Both fixed horizon and sequential testing use 2-tailed t-tests, which allows you to detect significance in both directions (positive & negative). Both tests allow Split to calculate the impact and gain a computed p-value. Unlike Bayesian, where you always get an answer, our platform informs you if more data is needed to arrive at a statistically significant impact. Read more about how we test for Type 1 and Type 2 errors in our Statistical significance documentation.
Configurable significance and power thresholds
The significance threshold is a representation of your organization's risk tolerance. Formally, the significance threshold is the probability of detecting a false positive.
A commonly used value for the significance threshold is 0.05 (5%), which means that when there is no real difference between the performance of the treatments, there is a 5% chance of observing a statistically significant impact (a false positive). In statistical terms, the significance threshold is equivalent to alpha (α).
Power measures an experiment's ability to detect an effect, if possible. Formally, the power of an experiment is the probability of rejecting a false null hypothesis.
A commonly used value for statistical power is 80%, which means that the metric has an 80% chance of reaching significance if the true impact is equal to the minimum likely detectable effect. Assuming all else is equal, a higher power will increase the recommended sample size needed for your feature flag. In statistical terms, the power threshold is equivalent to 1 - β.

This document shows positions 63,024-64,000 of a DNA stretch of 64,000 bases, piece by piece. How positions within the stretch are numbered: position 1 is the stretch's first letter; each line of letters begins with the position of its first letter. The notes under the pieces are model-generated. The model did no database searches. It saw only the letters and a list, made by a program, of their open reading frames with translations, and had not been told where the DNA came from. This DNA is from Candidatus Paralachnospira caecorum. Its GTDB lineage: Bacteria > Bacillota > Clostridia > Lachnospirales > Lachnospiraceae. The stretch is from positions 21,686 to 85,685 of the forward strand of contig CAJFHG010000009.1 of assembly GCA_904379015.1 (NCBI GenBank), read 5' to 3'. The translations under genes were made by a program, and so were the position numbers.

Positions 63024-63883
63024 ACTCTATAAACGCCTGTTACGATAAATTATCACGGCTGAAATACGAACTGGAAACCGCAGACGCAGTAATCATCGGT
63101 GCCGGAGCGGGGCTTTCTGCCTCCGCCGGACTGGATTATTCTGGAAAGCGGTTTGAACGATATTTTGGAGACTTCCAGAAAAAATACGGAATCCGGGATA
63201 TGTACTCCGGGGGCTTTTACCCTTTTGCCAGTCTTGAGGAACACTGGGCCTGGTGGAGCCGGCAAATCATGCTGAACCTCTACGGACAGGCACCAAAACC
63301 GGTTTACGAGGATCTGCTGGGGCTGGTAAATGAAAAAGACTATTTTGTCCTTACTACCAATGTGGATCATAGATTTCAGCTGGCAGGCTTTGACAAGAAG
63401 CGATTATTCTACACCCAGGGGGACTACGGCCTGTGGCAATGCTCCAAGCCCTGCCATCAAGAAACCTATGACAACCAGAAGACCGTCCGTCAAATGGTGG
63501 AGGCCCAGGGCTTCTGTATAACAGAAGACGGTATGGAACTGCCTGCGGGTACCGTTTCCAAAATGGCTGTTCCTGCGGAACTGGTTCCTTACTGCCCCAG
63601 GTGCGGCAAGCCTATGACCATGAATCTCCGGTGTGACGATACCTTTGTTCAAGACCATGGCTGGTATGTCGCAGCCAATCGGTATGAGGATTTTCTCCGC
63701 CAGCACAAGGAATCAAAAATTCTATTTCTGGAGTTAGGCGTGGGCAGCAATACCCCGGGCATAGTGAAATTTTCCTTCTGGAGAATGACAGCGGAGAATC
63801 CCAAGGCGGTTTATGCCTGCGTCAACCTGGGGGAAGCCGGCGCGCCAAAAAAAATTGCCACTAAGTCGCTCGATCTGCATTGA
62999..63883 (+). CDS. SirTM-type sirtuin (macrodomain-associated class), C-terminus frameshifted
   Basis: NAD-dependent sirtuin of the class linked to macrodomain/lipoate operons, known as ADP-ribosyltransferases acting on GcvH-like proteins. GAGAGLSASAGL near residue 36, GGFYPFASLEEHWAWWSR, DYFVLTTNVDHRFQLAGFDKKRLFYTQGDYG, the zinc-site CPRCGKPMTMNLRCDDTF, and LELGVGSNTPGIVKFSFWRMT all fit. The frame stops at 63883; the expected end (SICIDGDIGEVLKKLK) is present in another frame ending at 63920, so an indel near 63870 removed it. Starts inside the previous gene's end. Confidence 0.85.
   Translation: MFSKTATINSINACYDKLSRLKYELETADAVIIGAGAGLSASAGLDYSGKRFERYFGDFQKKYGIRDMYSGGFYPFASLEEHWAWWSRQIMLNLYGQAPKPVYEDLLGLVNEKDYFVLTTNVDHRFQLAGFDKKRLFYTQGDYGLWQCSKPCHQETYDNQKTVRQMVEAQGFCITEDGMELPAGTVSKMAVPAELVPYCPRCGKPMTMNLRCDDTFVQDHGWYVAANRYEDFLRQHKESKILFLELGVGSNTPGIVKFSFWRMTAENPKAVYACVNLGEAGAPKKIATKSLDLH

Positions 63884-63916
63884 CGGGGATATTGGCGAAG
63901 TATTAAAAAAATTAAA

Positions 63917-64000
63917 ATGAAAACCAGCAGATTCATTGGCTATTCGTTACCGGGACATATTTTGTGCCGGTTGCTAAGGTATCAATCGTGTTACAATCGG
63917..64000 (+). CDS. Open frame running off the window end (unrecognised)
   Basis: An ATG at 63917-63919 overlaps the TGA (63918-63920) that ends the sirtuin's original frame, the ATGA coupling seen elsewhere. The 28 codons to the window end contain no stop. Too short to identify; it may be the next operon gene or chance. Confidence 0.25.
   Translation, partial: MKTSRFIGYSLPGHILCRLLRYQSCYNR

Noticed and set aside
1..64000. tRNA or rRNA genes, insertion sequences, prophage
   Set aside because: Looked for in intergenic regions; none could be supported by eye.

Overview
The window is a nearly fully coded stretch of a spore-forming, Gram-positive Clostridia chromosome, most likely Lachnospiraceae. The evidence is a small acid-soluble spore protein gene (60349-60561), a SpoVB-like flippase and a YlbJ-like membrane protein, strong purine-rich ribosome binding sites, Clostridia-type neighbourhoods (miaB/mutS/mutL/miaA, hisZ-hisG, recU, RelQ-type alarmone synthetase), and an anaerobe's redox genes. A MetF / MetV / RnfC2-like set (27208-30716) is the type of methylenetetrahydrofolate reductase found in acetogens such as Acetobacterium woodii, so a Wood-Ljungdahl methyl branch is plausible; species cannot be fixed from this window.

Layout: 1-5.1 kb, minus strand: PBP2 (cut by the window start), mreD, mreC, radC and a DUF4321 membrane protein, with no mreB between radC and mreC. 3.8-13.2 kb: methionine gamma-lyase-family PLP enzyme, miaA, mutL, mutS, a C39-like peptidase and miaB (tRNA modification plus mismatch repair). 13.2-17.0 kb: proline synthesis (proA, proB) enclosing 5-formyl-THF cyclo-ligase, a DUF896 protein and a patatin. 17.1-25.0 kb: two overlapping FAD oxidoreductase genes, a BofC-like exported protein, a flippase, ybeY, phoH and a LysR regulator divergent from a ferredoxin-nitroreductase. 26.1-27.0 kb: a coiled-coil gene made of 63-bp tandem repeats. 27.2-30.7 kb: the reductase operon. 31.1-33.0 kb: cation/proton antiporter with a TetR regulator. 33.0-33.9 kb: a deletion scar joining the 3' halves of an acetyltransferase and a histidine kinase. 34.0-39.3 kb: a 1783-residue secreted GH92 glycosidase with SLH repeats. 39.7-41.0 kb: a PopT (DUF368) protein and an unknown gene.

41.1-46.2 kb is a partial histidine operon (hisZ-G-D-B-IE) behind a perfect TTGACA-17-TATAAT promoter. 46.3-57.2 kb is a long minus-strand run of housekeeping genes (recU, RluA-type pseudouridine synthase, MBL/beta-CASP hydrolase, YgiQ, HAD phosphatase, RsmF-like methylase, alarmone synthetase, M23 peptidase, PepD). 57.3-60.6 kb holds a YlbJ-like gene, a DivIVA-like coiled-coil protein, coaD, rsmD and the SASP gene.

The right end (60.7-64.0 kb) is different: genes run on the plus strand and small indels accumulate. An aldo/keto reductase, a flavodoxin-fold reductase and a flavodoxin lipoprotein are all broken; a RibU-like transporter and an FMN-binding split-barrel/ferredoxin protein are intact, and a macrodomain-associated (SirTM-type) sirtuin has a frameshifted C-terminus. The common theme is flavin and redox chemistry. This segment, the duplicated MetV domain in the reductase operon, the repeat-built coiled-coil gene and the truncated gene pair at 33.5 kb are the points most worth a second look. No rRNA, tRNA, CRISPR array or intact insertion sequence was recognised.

Review Period Check - This is a configuration within Split where you can specify how long a test should run to account for the seasonality which may exist in your data.
Sample Ratio Mismatch Check - This is meant to detect sampling bias in your randomization by ensuring the distributions match the target rules within a reasonable confidence interval.
When conducting its sample ratio check, Split compares the calculated p-value against a threshold of 0.001. This threshold was determined based on the constant and rigorous monitoring performed on the accuracy of our randomization algorithms, and to minimize the impact a false positive would have on the trust of experimental results.
Attribution and exclusion
Split utilizes a well-documented and tested attribution and exclusion algorithm. This has the following benefits: